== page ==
Drawing on this dicta, the Commissioner held that the "no publication" order was by its nature an interim or provisional one, subject to review by the Court hearing the substantive application. It was not a final order binding on the Court.

The decision to publish

The Court convened a further hearing to determine whether to publish the judgment, including hearing argument from the Attorney General on the issue of public interest. As the parties are easily identifiable from the facts, anonymising the judgment would have no effect and the Court must therefore publish in full, or not at all.

In deciding to publish, the Court made the following observations:-

  • The starting point is the principle of open justice. A key factor weighing against publication is privacy, as enshrined in Article 8 ECHR (see HSBC Trustee (CI) Limited v Siu Hing Kwong and others [2018] JRC 051A). The Court pointed out that article 8 has no application to a State. The NBY was both settlor and beneficiary - itself an asset of a State which no longer exists. While the Banayou Trust had the form of a private trust, the Court was dealing in substance with public money.
  • "The Court has inherent jurisdiction to re-hear, inter partes, any application which it has dealt with ex parte (i.e in the presence of only the party making the application). This is the only basis on which a power to decide matters ex parte can be reconciled with the rules of natural justice" (Desastre of Blue Horizon Holidays Limited [1997] JLR 124 at page 135. The Court confirmed that this principle applies to the Banayou Trust – the "no publication" order had been dealt with at a hearing involving the trustee alone. This bolstered the Court's view that it was not functus officio, and could re-visit the previous order.
  • The trustee failed to persuade the court that the Successor States had a reasonable expectation of privacy in light of the privacy orders (see M and Other Trusts [2012] JRC 127). The privacy orders remained in place. There was nothing in the judgment that revealed sensitive information that had been provided on the basis that it would be treated confidentially, or any political sensitivities raised. The Banayou Trust has been reported on in the Sarajevo Times. Publication would therefore not cause any unfair prejudice to any of the convened parties.
  • The Attorney General felt it was wholly undesirable that Montenegro and Kosovo should learn about the judgment by way of a private communication from one of the parties; and emphasised that it would be unhelpful to the reputation of the Island to deal with this kind of case in secret. It would be unattractive for the judgment to enter the public domain other than by way of being published by the Jersey Court.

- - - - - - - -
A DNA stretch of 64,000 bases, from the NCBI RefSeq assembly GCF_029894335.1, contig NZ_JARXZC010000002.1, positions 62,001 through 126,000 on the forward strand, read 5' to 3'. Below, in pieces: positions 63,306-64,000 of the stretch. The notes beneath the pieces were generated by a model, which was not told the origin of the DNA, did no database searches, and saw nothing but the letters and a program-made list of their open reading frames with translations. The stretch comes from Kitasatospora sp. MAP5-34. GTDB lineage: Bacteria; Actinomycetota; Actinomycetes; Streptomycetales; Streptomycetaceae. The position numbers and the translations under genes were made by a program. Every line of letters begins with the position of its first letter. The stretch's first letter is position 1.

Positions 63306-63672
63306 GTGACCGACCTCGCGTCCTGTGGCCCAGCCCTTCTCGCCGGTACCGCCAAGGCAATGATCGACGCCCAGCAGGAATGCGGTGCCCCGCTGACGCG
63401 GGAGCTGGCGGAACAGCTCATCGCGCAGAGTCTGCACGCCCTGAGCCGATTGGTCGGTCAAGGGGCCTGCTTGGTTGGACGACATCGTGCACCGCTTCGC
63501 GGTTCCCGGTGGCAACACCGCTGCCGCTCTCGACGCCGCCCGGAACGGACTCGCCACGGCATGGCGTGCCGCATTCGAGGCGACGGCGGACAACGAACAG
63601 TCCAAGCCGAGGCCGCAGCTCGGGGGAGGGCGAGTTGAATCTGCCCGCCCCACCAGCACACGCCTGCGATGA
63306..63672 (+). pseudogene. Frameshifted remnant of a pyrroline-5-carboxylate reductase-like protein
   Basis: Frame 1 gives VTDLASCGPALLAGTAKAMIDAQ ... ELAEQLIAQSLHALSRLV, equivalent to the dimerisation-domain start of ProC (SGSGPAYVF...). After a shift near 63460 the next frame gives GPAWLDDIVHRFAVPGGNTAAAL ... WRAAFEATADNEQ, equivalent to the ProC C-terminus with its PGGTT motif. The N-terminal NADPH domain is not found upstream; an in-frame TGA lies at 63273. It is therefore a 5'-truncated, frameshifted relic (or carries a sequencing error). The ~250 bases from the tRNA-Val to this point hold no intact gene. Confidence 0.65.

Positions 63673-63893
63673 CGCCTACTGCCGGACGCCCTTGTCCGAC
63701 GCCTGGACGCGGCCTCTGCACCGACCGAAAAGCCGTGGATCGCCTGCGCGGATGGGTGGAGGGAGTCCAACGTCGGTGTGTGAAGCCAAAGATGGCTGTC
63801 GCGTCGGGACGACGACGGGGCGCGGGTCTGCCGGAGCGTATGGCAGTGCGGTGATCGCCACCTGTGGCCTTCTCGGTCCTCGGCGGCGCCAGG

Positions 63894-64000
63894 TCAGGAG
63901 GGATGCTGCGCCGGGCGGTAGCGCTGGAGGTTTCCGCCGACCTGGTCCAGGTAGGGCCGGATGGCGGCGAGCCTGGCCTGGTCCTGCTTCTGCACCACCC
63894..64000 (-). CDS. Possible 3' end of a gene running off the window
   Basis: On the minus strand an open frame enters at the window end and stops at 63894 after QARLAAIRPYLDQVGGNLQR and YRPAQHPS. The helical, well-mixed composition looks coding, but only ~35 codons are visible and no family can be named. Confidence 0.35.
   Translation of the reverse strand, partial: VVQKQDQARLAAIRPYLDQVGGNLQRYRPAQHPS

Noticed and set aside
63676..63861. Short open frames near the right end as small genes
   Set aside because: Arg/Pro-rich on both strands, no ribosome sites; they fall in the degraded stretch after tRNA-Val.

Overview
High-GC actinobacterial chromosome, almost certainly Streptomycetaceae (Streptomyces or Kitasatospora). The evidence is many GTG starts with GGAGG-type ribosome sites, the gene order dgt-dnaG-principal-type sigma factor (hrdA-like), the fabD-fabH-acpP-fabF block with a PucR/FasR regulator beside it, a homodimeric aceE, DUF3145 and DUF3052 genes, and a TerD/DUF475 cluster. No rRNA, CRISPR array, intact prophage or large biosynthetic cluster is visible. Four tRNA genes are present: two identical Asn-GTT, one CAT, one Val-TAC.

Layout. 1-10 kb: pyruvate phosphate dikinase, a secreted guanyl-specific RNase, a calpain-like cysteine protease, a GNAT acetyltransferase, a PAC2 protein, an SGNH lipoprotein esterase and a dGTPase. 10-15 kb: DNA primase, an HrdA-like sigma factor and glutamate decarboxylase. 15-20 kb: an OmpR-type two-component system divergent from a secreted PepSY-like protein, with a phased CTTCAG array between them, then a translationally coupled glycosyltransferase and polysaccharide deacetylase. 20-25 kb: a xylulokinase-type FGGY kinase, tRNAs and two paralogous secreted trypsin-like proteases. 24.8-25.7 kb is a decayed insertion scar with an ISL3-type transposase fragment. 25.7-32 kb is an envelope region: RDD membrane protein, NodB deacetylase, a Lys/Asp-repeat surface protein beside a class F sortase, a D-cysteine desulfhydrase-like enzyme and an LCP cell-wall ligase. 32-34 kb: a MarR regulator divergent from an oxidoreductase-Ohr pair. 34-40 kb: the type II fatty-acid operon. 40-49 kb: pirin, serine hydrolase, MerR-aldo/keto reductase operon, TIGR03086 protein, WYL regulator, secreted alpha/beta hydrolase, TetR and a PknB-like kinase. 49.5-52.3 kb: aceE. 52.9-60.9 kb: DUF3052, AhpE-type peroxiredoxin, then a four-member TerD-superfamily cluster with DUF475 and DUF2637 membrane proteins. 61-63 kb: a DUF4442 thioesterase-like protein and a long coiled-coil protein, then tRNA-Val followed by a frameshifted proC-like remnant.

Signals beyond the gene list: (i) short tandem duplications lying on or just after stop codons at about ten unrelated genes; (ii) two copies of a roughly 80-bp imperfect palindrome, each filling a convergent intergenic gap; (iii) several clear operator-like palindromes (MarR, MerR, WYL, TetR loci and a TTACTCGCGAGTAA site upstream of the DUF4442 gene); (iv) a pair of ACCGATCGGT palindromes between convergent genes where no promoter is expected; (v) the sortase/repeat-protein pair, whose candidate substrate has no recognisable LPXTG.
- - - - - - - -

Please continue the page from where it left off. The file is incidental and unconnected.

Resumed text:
It is helpful to look at the English position following last month's Court of Appeal decision of MN v OP [2019] EWCA Civ 679, on anonymising judgments in the context of applications to vary trusts.

The Court of Appeal endorsed the principle that whether to anonymise a judgment is not just a balancing exercise but a question of whether it is necessary for the court, in light of specific circumstances of the case, to grant a derogation from open justice - open justice being the default position. In doing so, it upheld and applied the approach of Morgan J in V v T [2014] EWHC 3452.

In Jersey, the court's stated policy is that directions hearings and similar trust applications are heard in private with a reasoned judgment published, but anonymised in order to strike the balance between privacy and open justice. If impossible to protect privacy by anonymization, the Court will look at the specific facts to decide whether to publish or not. In HSBC Trustee (CI) Limited v Kwong [2018] JRC 051A, Sir Michael Birt, Cmr reviewed the case of V v T and the first instance decision in MN v OP and found these decisions not to be of assistance, noting the specific context of variation applications traditionally being held in public in England and Wales. This is not the case in Jersey: see for example the anonymised judgment in In re Y Trust [2017] (1) JLR 266.

Take-away points

Benjamin Orders are traditionally used in circumstances where beneficiaries are unascertainable, and The matter of the Banayou Trust offers a helpful illustration of its application by the Jersey Courts. When a trustee feels it is at an impasse, the court can intervene in its supervisory capacity to order that trust property is distributed according to the practical probabilities of who is entitled to the trust assets, and offer the trustee protection from any breach of trust claim if it gets it wrong.

This provides an example of the Jersey Court's willingness to take a pragmatic view to un-lock stalemate in complex trust scenarios.

The case also contains useful discussion on the sensitive issue of publishing judgments in full in the context of non-contentious trust representations, and how the court balances competing interests to uphold the principle of open justice on the one hand, and respect parties' legitimate expectations of privacy on the other.

The hearing of non-contentious trust applications in private is a cornerstone of the Jersey system, and the retention of the privacy orders in this case confirmed that privacy remained, to a limited extent, protected. However, this case is a reminder that judgment anonymity is not in any way an automatic right. Further, a "no publication" order made during the course of proceedings can be re-visited by the Court. The principle of open justice means that the Court will consider whether publishing a judgment will in fact infringe parties' privacy rights including under Article 8 ECHR, and in some circumstances may decide that a particular infringement is justified in the wider public interest.